The platform enables rapid establishment of a scalable and mobile secure wireless network for ad-hoc operations. It is Self-forming, Self-Healing and Path-Optimizing wireless network infrastructure for dynamic network environments and supports any 4G LTE enabled device with as many as 256 concurrent connected sessions

The ARTEMIS LTE Platform
The network, once connected over the SATCOM backbone to a cellular provider, or to an identical point of presence, has the option to integrate different radio types (as used by local police, firefighters, medical services) and make them interoperable. This feature is critical in operations in heavy populated urban areas.

An optional Military Grade Radio network can also be deployed that is designed to be resilient in heavy cellular and WiFi use areas where typical cellular access is denied. This specialized Radio network is able to provide high data throughput, integrates easily with any existing city surveillance cameras and operates in underground networks. Drones can be integrated with these radios and they are setup to provide either simple video streams or network extensions.

Locating people in underground areas, where GPS networks are not available, is also an option on the Engage Terminal. It is a function that was designed to serve primarily in search and rescue situations.

Dedicated hardware can extend the GPS presence in tunnels, mines, or underground metro networks. Based on this GPS extension, which is perfectly synchronized with the real external GPS network, a user can find his own location using either a simple Google Map application on his cell phone or a government user can be located with a Tetra phone.

Underground Locating Capabilities
Once again, this information is captured by the Engage SATCOM terminal and directed to a Tetra point of command center, or to a cellular provider, that can correctly locate the user in distress. Geolocation maps for underground areas can be developed and ported into user PCs for accurate position finding.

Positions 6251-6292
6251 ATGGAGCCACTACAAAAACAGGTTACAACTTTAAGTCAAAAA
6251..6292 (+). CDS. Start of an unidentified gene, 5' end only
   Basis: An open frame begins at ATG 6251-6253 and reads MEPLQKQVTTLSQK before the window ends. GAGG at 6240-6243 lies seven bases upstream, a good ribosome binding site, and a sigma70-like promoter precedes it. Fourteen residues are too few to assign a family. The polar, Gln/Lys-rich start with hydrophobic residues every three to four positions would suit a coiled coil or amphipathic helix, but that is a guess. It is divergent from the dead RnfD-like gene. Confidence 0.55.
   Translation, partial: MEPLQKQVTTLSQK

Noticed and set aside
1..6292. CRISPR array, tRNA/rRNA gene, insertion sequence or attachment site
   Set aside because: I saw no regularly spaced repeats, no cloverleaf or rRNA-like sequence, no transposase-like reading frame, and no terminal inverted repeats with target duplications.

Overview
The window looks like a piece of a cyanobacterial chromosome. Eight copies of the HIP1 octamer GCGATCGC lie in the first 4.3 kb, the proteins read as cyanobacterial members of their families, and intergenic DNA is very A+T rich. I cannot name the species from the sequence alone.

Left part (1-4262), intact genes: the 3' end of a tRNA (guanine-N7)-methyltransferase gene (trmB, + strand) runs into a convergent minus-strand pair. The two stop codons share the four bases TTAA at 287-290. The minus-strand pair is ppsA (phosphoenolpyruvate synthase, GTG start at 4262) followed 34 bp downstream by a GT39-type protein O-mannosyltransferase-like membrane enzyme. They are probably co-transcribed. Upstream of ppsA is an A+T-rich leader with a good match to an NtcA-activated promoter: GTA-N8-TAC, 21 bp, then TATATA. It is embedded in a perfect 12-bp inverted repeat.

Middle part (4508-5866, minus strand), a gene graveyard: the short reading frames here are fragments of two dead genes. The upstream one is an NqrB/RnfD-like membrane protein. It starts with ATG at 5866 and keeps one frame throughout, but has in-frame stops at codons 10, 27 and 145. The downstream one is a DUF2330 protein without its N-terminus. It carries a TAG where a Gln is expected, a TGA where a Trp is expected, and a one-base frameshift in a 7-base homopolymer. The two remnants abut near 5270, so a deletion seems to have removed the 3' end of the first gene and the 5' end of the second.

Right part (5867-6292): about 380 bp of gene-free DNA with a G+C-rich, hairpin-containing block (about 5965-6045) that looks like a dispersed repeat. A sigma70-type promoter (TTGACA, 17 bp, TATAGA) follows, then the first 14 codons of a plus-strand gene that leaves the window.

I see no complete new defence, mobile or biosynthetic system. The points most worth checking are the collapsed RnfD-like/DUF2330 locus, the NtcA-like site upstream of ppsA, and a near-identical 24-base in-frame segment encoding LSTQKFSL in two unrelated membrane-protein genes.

To conclude, the future communication terminal, and the future tactical network, needs to be able to operate in a totally different environment.

The SATCOM terminal needs to provide robust links, while benefiting a large area coverage. It also needs to extend its capabilities into
complementary technologies.

We need to be able to extend the cellular network, while at the same time avoiding cellular congestion. We need to be aware of our surroundings and have access to video feeds. We need to be able to reach people in GPS denied environments — and we need to be able to make incompatible networks talk one with each other.

These are the fundamentals on which the Engage Class Satcom Terminal was designed and on which it will evolve.

Mr. Cristi Damian joined Advantech Wireless in 1995 where he held various positions in Operations, Manufacturing, Sales, Engineering and Customer Support. Prior to Advantech Wireless, he acquired experience as a hardware engineer in various high-tech companies. Mr. Damian holds a Master’s degree in Electrical Engineering from Concordia University.